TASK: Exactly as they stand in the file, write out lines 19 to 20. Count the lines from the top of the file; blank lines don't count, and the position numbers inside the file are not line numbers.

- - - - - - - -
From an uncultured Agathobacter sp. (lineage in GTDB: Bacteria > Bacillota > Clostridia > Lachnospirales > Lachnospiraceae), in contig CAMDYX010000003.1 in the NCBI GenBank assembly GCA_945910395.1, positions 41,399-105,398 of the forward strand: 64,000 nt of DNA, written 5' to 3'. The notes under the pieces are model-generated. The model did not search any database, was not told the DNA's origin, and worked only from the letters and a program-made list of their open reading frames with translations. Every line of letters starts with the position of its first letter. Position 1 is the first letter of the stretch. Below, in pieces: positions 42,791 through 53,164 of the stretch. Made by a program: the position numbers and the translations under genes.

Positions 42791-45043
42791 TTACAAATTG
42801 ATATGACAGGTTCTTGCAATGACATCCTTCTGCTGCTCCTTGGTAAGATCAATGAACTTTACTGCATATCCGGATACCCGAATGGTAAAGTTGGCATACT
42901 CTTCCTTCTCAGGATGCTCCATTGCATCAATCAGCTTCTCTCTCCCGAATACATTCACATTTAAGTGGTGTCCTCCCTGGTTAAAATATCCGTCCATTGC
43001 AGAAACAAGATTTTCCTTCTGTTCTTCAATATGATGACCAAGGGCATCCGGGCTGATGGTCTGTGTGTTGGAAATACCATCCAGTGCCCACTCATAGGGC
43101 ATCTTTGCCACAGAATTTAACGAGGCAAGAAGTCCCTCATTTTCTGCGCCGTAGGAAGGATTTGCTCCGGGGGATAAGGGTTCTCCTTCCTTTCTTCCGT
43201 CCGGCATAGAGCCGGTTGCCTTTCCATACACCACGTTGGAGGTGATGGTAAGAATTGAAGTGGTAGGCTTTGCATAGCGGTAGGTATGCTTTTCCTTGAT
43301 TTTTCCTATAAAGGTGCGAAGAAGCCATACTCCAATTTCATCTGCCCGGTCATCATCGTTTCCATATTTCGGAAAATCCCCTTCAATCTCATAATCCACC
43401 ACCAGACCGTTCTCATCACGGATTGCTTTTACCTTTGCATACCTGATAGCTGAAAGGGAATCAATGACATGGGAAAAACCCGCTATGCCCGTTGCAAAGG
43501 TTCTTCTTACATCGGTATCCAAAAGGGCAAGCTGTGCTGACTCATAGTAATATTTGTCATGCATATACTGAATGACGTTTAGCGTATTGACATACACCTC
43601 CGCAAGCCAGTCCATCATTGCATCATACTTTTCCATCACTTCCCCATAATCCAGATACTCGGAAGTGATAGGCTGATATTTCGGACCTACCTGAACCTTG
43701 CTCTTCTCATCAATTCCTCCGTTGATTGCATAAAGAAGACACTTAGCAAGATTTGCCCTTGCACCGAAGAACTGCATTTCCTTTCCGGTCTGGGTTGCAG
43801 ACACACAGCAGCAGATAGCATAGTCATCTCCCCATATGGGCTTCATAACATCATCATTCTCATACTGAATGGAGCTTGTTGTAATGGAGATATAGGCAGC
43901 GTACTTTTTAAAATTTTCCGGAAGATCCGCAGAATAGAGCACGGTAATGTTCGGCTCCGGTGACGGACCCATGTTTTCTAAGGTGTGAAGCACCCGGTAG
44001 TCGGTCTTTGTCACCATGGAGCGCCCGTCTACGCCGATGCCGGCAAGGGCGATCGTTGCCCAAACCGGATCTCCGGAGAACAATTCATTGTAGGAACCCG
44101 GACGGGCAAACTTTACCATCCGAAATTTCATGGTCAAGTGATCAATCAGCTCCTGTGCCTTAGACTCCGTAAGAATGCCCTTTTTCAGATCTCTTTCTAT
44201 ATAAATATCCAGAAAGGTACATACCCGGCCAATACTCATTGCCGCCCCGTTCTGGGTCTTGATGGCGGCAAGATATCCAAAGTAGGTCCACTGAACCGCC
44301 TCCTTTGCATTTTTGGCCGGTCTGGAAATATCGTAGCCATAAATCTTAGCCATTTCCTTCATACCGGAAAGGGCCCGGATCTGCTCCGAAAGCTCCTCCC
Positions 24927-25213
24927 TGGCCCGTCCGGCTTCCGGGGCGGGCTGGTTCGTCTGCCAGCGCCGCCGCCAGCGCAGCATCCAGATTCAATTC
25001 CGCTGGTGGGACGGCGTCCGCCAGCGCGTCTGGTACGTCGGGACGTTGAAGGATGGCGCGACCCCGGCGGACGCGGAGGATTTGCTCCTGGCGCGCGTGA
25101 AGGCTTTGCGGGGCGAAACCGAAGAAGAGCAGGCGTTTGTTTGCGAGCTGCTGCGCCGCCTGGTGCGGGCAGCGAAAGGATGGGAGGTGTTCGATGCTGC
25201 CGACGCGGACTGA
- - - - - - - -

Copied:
44301 TCCTTTGCATTTTTGGCCGGTCTGGAAATATCGTAGCCATAAATCTTAGCCATTTCCTTCATACCGGAAAGGGCCCGGATCTGCTCCGAAAGCTCCTCCC
Positions 24927-25213